The word “legacy” carries a great deal of weight in wrestling. The McMahons themselves are a legacy, extending through Shane and Stephanie to their own children and extended families. When you think of legacy, you think now of the Flairs, the Rhodes, the Harts, the Anoa’is, the Mysterios or the wonky prestige of being called an Anderson. You can run down the line and talk about the Gagnes, the Watts, the Ortons, the Guerreros et al until you’ve exhausted every corner of wrestling history and catalogued it in your mental rolodex to recall during a random encounter with someone who’s as likeminded about wrestling as you are.
These people — the individuals, the duos, the families and the groups and everyone connected to them are tangible to us still in the extended generations we see on television such that we can never forget people like Ric Flair or Dusty Rhodes, or even Vince McMahon Sr. because we see or are aware of Vince, Shane, Steph, Charlotte, Dustin and Cody. We remember these legacies because succeeding generations remind us of legacy, much in the same way you could surmise that Rey and Dom Mysterio winning the tag titles is the beginning of the passing of the torch from one generation to the next to continue the Mysterio lineage.
What about what we don’t see though? The above examples are the obvious, they’re the known historical talking points when you discuss where wrestling was 10, 20, 30 and up to 116-odd years ago in the earliest contested “pro wrestling matches” with the original world heavyweight title.
The saying goes, to the victor go the spoils, and in conjunction with the notion that the “winners” control history, the flow of events often end up altered, revised and/or altogether forgotten other than to the people who witnessed the events. For the longest time the WWE network itself in its purest form was a bastion fighting against that, featuring content spanning decades — inclusive of many promotions of yesteryear — and for many the very core of when we started watching no matter the territory we idolized.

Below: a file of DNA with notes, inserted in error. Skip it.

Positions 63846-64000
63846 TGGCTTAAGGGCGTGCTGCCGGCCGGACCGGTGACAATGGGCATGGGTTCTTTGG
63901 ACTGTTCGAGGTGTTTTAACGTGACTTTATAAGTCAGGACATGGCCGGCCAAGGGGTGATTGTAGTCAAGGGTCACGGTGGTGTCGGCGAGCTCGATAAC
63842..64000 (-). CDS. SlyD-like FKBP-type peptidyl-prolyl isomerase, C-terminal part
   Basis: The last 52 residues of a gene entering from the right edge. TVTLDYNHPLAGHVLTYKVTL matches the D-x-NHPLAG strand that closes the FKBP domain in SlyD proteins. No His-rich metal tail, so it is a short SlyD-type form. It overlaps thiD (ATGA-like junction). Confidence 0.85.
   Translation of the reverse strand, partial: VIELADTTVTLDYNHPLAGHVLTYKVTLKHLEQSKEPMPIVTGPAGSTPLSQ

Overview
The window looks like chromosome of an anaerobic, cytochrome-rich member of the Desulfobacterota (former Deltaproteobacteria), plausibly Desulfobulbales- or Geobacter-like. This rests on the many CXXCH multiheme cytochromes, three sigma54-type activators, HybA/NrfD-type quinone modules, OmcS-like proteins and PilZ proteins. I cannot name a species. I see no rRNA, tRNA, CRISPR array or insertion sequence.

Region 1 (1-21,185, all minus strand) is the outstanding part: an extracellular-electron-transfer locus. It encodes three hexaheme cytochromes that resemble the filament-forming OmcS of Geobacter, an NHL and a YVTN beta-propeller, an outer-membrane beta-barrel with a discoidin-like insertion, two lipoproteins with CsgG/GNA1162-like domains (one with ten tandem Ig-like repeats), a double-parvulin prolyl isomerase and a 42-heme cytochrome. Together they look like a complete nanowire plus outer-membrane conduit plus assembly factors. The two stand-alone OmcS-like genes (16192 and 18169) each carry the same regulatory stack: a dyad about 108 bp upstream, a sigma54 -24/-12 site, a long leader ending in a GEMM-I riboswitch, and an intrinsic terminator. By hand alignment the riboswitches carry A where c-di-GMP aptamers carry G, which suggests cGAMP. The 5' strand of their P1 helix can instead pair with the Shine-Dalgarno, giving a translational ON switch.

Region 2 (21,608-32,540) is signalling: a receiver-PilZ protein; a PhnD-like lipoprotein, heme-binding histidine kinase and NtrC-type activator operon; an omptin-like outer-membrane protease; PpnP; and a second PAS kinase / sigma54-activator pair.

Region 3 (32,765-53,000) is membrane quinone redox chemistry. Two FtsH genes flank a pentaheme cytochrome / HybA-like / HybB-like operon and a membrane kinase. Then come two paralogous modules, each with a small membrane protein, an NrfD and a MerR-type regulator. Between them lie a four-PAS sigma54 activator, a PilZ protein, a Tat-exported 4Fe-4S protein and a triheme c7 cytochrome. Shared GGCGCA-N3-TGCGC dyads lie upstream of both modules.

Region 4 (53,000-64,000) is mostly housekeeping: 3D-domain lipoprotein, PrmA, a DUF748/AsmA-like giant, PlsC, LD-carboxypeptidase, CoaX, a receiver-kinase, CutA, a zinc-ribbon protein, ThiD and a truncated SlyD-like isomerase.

Through the PG lens, and more so now with NBC having cart blanche to utilize whatever content they please for Peacock while casting out any content that doesn’t fit a sterilized narrative, as memories fade in the absence of something tangible we lose the history of wrestling as it existed. Scrubbing history, even the controversial stuff, creates a narrative that eliminates progression of how we arrived at the present. Tag it, put a disclaimer on it, rate it in the most mature way possible, but without people like those came before — like a New Jack — who aren’t nearly as vaunted as the wrestling royal families listed above, we forget what they contributed. And so, wrestling history becomes censored.
Is there a lot of sensitive material in wrestling’s past? Certainly so. Yet, we still need to know it, be aware of it, and understand why it was incorrect so we don’t retread past steps as wrestlers, fans promoters, announcers, etc. We’re not a wholly intuitive bunch, us humans. And as critical as it is to be reminded of the pomp and circumstance of wrestling’s alpha wing, the nitty gritty, grimy details of history serve as warning of how to act, or in this case, the mistakes that were made in the ring, creatively, or through sheer violence.
Heyman made the point Friday, and rightly so, on Talking Smack that normally when a wrestler passes a video package is shown of their career highlights. But because of who New Jack was and how he approached professional wrestling, it can’t happen because he was that violent. So to the common, fresher viewer who didn’t know who he was or what he did, or watched ECW in its heyday, his death is relatively meaningless. It’s a cold reality of the flow of history and its revisions as decades pass.
The exception of course, is us. Me, you, your friends and family, or anyone else who stumbled onto wrestling moments often by complete accident be it on a VHS tape of Japanese matches featuring the Four Pillars or more broadly AJPW, NJPW, FMW and the like, early ECW matches, or even deathmatch content in addition to slews of matches and styles we were ignorant of at the time before we saw it. But someone did see it, and thought to record it. Thought to talk about it… they thought to share it.